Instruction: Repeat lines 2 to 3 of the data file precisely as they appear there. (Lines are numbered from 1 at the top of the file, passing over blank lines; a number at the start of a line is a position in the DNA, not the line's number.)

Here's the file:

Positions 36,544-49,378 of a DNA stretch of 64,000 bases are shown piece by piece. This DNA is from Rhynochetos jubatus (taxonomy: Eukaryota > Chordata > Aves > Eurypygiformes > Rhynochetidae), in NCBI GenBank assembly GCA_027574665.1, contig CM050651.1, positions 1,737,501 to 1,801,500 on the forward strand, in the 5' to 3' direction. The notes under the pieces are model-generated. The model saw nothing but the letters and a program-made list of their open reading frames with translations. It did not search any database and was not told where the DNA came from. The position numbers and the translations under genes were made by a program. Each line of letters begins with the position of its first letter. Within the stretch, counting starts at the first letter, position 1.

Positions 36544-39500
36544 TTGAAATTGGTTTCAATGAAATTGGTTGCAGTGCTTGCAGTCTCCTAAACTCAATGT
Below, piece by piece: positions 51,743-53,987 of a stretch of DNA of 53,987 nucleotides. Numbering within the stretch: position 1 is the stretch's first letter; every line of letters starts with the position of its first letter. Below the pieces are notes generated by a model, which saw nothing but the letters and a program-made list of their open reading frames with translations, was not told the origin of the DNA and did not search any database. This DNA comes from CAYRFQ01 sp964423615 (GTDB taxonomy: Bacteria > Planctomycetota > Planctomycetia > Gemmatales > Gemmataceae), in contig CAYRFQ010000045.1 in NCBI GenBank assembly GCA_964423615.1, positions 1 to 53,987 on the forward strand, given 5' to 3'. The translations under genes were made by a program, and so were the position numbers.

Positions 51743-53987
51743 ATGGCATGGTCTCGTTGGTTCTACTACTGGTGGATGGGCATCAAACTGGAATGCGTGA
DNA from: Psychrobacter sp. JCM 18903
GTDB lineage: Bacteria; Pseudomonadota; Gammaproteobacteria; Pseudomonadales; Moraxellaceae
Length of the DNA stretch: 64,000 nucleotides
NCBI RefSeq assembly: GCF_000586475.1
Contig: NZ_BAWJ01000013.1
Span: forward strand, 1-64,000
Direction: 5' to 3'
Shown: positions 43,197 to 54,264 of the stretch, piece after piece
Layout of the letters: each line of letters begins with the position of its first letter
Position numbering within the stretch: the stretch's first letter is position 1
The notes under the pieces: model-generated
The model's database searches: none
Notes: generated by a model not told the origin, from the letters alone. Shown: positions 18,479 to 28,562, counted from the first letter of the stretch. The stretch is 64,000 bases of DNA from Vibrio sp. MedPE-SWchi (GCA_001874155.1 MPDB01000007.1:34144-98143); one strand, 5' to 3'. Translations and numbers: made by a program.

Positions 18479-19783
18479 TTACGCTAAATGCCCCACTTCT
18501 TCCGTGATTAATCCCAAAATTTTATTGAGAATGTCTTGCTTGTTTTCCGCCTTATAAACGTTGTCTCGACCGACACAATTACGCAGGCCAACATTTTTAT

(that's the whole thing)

Positions 36544-39500
36544 TTGAAATTGGTTTCAATGAAATTGGTTGCAGTGCTTGCAGTCTCCTAAACTCAATGT